Of course heroes can only be as good as the villains that challenge them, and the Zodiarts delivered in more ways than one. Among the best looking monster designs I've ever seen in a tokusatsu series, each Zodiart was a work of art - blending the constellation theme in with each one's respective powers. This high standard is then exceeded by the twelve Horoscopes, particularly Sagittarius, Libra, Virgo, Cancer and Leo. The Zodiarts greatness can also often (but admittedly not always) be attributed to the great characters behind them. As the Horoscopes spread Zodiart switches throughout the school to locate and awaken all twelve Horoscopes, we see a variety of different motives behind the students' actions. Some are out for revenge against their peers, while others are simply overcome by greed and a lust for power. Its not a new concept to the franchise, but keeping it strictly to a high school setting does put a new spin on it and suddenly make it all the more relatable.

Kamen Rider Fourze Gamou Horoscopes
Gamou and the Horoscopes

The Horoscopes themselves all also come from different backgrounds with different motives, though unfortunately characterisation is far from a perfect balance. Early appearers like Scorpio, Libra, Cancer and Virgo get ample time to develop (or have mysteries develop around them), but this leaves less and less time for the others. As the number of remaining episodes grow shorter, Horoscopes like Taurus, Aries and Aquarius are reduced to monster of the week roles, even if they still pose more of a threat to our heroes. Gamou, the school chairman and main villain of the show, remains a complete mystery for the first half of the show. We see him plotting sinisterly and giving orders to his underlings, but his motives, back story and Horoscope identity are held off until the right moment - making them all the sweeter to see unfold. The story surrounding Virgo is one of Fourze's strongest subplots, and rakugo-club student Natsuji Kijima is the perfect villain as Cancer.

As has become the norm with Heisei era Kamen Riders, Fourze has a number of different forms which can be activated by various astro switches. These include Elec States, Fire States, Magnet States and the ultimate Cosmic States. The movie war exclusive Rocket States (powered by the S-1 switch rather than a numbered one) also makes numerous appearances by the shows and the second movie (still in Japanese cinemas) also features its own exclusive in the form of Meteor Fusion states. While Elec and Fire are more or less coloured versions of the original Base States (albeit with new decoration or gold fabric in the place of the spacesuit material), Magnet States is a thicker, tank-like form and Cosmic a fusion of the power of all 40 switches (complete with a Saturn-V rocket sword!). Admittedly I'm not a huge fan of Fourze's multiple states outside of Magnet and Cosmic, but onscreen they have a certain charm about them that makes you forget about their flaws while in action.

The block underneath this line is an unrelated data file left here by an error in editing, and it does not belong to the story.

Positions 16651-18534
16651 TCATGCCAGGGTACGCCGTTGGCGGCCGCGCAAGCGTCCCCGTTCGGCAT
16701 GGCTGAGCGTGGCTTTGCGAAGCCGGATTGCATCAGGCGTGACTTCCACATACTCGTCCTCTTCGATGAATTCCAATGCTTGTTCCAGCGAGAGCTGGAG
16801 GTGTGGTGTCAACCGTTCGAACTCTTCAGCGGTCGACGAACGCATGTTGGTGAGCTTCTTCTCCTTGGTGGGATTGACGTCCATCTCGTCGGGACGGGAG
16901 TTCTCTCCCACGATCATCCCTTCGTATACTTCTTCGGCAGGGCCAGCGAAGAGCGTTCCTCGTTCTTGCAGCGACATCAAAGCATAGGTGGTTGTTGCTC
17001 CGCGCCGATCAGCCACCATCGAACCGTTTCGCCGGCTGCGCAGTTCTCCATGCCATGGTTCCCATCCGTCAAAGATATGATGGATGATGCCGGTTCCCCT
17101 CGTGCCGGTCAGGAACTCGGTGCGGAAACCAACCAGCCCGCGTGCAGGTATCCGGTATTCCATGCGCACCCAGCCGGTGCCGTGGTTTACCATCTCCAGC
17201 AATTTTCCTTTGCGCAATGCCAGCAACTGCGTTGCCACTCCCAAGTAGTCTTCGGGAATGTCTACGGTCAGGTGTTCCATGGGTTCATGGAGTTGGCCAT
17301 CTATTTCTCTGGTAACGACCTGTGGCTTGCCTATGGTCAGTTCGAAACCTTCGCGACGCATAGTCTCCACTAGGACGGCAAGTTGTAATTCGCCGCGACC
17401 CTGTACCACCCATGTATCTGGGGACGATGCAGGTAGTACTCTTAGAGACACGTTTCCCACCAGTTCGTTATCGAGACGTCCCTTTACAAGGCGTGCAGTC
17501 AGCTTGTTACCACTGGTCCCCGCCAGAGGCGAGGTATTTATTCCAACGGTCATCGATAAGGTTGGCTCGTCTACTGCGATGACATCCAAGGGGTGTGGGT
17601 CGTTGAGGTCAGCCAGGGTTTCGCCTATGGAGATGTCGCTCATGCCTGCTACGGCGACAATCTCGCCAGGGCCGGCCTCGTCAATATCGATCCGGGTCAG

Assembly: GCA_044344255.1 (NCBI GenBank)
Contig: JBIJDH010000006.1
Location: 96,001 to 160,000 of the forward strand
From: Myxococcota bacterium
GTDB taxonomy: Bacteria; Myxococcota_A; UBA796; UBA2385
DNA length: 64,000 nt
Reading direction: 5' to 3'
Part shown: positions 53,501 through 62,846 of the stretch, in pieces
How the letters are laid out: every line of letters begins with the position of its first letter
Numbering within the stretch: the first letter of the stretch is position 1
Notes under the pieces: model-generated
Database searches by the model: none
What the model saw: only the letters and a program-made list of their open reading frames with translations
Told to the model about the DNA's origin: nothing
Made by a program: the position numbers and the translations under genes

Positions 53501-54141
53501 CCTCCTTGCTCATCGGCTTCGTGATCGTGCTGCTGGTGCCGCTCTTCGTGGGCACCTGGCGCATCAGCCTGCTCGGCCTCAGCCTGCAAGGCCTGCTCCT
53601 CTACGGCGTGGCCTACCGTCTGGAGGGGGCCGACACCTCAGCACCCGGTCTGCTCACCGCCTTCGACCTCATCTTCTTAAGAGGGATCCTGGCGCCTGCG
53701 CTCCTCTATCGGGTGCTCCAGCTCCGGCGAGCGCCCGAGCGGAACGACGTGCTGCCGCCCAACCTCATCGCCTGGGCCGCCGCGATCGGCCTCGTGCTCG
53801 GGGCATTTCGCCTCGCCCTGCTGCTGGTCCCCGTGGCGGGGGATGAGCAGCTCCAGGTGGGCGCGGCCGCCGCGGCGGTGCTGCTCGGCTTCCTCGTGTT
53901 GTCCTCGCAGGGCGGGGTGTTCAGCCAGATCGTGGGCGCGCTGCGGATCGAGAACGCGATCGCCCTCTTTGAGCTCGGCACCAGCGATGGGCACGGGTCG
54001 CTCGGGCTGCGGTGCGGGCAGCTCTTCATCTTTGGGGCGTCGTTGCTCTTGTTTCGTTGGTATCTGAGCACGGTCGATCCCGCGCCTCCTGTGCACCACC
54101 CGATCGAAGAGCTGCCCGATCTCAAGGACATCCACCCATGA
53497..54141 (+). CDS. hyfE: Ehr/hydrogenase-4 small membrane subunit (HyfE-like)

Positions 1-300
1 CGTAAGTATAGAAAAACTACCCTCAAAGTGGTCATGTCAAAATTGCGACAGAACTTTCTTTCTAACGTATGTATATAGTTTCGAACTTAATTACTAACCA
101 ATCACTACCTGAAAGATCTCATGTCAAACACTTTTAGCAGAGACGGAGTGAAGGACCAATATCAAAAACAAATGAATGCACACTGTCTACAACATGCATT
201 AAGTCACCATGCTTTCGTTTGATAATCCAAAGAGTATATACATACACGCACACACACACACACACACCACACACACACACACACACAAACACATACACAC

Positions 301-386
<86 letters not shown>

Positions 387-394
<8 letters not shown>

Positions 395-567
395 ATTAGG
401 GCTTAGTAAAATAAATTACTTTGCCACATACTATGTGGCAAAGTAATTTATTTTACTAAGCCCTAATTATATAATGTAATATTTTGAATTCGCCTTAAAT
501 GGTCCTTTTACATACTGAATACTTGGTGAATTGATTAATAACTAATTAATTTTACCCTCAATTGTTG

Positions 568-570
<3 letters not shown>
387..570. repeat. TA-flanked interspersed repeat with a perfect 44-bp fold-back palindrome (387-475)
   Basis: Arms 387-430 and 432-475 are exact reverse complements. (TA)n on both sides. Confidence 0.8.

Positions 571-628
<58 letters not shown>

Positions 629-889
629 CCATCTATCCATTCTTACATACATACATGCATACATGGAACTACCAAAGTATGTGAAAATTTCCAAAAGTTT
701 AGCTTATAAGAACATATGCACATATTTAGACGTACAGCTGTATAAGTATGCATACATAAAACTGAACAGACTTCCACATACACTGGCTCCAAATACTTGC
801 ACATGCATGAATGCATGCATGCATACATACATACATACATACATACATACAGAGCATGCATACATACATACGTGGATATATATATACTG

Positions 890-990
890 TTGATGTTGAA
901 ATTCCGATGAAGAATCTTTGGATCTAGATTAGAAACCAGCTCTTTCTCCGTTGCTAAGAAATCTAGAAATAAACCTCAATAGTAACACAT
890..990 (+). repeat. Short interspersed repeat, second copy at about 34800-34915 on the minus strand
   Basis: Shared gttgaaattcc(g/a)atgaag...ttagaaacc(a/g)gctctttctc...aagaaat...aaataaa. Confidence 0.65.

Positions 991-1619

Kamen Rider Fourze Kamen Rider Meteor
Kamen Rider Meteor: "Your fate is mine to decide." WA-CHA!

The same can be said for Kamen Rider Meteor's powered up form, Meteor Storm. While the standard Meteor form feels "safer" than Fourze, it is a visually striking design with its constellation pattern, and brilliant blue comet-trail headpiece. Having a disco-style transformation and being the Kamen Rider equivalent of Bruce Lee also cemented Meteor one to watch. But then Meteor Storm went and seemingly spoilt things, changing up the colour palette and giving a fist fighting rider a staff/spinning top as a weapon. But once again, as much as I dislike the design of Meteor Storm its one that works when you're watching it on screen. You might not like it, but you won't be shouting at the screen wishing it would go away either.

I can't consider myself to be an expert on Kamen Rider given that at the moment I've only seen one and a half other series, but what I will say is that the others are going to be hard pressed to capture my heart the way Fourze. Yes it's light, yes its goofy, but by god does it have heart. Its main goal may have been to make children smile, but that doesn't mean it doesn't tug at the heartstrings and provide a tearjerker or two a long the way. With a cast of unforgettable characters, a memorable story, brilliant choreography and a finale full of emotion, Kamen Rider Fourze is an absolute triumph. Poor ratings be damned, Fourze came and reminded us not just how awesome space is, but how powerful friendship can be.

2 comments:

G.G. C.Y. said...

Will you do an individual review of the Fourze Movies(Movie War Megamax and Space Is Here)?

Alex said...

At some point I'd definitely like to yes! Same goes for all the other Rider movies I haven't done separately. That said, I don't actually know WHEN it'll happen, but if they're in demand I can certainly look into doing them sooner!